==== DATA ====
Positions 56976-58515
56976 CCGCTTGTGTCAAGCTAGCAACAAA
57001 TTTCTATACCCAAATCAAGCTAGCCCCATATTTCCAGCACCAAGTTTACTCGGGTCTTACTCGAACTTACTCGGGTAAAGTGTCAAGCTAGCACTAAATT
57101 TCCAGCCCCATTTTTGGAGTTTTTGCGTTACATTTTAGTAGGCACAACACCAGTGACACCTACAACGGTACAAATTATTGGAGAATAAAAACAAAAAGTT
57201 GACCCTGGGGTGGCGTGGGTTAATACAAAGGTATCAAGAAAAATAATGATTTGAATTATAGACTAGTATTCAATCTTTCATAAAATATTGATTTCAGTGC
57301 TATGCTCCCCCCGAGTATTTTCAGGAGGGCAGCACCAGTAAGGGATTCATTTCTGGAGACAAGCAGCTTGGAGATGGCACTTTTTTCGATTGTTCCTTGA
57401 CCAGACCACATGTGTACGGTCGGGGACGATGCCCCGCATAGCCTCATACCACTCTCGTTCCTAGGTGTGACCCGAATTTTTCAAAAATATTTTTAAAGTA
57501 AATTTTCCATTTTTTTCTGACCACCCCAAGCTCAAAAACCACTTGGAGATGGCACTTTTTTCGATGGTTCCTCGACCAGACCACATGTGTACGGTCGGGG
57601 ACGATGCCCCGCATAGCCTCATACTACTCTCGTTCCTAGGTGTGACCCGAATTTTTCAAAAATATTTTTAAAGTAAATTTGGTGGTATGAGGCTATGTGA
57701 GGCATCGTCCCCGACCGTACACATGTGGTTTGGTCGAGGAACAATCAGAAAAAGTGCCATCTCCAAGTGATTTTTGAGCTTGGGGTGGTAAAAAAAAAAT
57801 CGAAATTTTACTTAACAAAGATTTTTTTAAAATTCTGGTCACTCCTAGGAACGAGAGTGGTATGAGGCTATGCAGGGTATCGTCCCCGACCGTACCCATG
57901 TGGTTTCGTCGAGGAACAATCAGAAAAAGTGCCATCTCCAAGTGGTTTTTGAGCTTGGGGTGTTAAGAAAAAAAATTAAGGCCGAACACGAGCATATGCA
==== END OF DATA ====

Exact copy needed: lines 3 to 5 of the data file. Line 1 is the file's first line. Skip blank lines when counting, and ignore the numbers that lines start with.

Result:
57001 TTTCTATACCCAAATCAAGCTAGCCCCATATTTCCAGCACCAAGTTTACTCGGGTCTTACTCGAACTTACTCGGGTAAAGTGTCAAGCTAGCACTAAATT
57101 TCCAGCCCCATTTTTGGAGTTTTTGCGTTACATTTTAGTAGGCACAACACCAGTGACACCTACAACGGTACAAATTATTGGAGAATAAAAACAAAAAGTT
57201 GACCCTGGGGTGGCGTGGGTTAATACAAAGGTATCAAGAAAAATAATGATTTGAATTATAGACTAGTATTCAATCTTTCATAAAATATTGATTTCAGTGC